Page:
A large inlet break Loss of Coolant Accident in a Pressurized Water Reactor (PWR) would cause the flow through the core to reverse within milliseconds. Currently approved methods of analysis conservatively assume that vapor blanketing of core heat transfer surfaces occurs upon this first reduction to zero flow. A coordinated experimental and analytical study has been conducted to determine when and where the vapor blanketing or Critical Heat Flux (CHF) conditions actually do develop in constant pressure rapid flow reversals. The results indicate that first occurrence of CHF is due not to low coolant velocities, but to flow stagnation in the channel interior with associated rapid channel voiding. Calculations indicate that good cooling should persist over large regions of the core for about 1 s longer than is currently assumed.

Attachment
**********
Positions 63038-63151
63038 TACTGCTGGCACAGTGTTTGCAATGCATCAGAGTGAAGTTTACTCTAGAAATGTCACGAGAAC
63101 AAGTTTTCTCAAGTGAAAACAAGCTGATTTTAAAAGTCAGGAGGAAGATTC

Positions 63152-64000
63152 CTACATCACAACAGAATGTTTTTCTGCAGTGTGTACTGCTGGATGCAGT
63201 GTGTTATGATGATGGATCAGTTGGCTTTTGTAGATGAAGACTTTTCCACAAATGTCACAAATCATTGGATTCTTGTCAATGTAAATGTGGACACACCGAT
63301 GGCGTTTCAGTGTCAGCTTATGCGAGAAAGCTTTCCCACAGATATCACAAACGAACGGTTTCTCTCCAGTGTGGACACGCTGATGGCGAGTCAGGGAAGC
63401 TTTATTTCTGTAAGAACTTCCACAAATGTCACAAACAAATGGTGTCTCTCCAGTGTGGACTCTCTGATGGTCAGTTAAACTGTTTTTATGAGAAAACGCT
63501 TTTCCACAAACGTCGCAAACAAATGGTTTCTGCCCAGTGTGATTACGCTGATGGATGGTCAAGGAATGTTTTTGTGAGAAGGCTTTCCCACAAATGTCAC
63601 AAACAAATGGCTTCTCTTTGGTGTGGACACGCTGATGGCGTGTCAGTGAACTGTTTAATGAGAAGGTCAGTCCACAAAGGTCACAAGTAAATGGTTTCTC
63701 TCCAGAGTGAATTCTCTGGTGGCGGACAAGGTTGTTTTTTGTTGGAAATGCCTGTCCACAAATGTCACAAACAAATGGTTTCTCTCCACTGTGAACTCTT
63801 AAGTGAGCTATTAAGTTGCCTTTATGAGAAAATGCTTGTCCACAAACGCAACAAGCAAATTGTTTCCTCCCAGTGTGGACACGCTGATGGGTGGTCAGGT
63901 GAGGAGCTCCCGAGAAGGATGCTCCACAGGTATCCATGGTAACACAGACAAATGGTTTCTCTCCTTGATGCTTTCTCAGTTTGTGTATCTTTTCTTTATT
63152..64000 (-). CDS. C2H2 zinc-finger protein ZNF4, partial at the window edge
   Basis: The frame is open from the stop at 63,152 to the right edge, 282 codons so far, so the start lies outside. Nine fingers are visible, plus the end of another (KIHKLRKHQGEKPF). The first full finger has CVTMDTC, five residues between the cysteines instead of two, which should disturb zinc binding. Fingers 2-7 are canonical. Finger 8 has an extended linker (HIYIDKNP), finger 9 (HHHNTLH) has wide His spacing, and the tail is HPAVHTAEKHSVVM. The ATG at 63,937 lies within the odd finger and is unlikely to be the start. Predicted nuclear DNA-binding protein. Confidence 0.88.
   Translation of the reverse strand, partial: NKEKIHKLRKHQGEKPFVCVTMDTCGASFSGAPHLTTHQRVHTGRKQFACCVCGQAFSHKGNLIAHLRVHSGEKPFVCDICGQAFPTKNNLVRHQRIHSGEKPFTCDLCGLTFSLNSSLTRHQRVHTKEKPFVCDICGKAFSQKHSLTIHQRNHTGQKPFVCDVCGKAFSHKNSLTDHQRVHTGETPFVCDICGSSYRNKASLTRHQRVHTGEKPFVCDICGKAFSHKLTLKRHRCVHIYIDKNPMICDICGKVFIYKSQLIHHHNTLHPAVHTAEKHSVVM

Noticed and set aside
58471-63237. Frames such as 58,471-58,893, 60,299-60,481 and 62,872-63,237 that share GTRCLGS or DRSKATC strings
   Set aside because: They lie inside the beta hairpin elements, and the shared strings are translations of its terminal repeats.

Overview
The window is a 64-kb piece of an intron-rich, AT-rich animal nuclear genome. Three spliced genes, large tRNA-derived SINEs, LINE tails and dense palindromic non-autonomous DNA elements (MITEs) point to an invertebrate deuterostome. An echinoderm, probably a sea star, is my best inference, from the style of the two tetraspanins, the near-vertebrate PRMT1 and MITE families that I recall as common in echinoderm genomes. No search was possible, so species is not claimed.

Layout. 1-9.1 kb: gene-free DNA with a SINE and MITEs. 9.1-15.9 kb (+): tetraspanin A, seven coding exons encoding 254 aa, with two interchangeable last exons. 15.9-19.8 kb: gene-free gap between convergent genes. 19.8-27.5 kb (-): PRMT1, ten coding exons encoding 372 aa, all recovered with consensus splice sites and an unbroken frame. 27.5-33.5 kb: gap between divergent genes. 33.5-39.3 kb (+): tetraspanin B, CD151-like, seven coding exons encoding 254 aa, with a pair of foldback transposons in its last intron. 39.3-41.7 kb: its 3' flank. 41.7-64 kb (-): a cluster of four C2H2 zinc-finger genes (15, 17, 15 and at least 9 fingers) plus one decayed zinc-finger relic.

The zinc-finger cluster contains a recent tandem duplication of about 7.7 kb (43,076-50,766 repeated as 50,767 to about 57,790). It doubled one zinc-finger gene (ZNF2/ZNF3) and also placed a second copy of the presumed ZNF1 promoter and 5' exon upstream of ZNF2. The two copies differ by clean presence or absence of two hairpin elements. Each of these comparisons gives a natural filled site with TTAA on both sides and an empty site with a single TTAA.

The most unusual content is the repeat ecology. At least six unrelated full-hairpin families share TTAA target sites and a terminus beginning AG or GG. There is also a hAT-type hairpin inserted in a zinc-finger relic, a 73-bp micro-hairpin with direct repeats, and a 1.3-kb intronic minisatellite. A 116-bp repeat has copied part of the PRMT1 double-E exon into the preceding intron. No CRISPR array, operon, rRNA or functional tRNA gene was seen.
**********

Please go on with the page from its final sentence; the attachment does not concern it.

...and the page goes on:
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An Analysis of Critical Heat Flux in Flow Reversal Transients
R. A. Smith,
F. A. Price,
R. A. Smith
Shell Development Co., Houston, Texas
F. A. Price
Charles T. Main, Inc., Boston, Mass.
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Smith, R. A., Price, F. A., and Griffith, P. (May 1, 1976). "An Analysis of Critical Heat Flux in Flow Reversal Transients." ASME. J. Heat Transfer. May 1976; 98(2): 153–158. https://doi.org/10.1115/1.3450511
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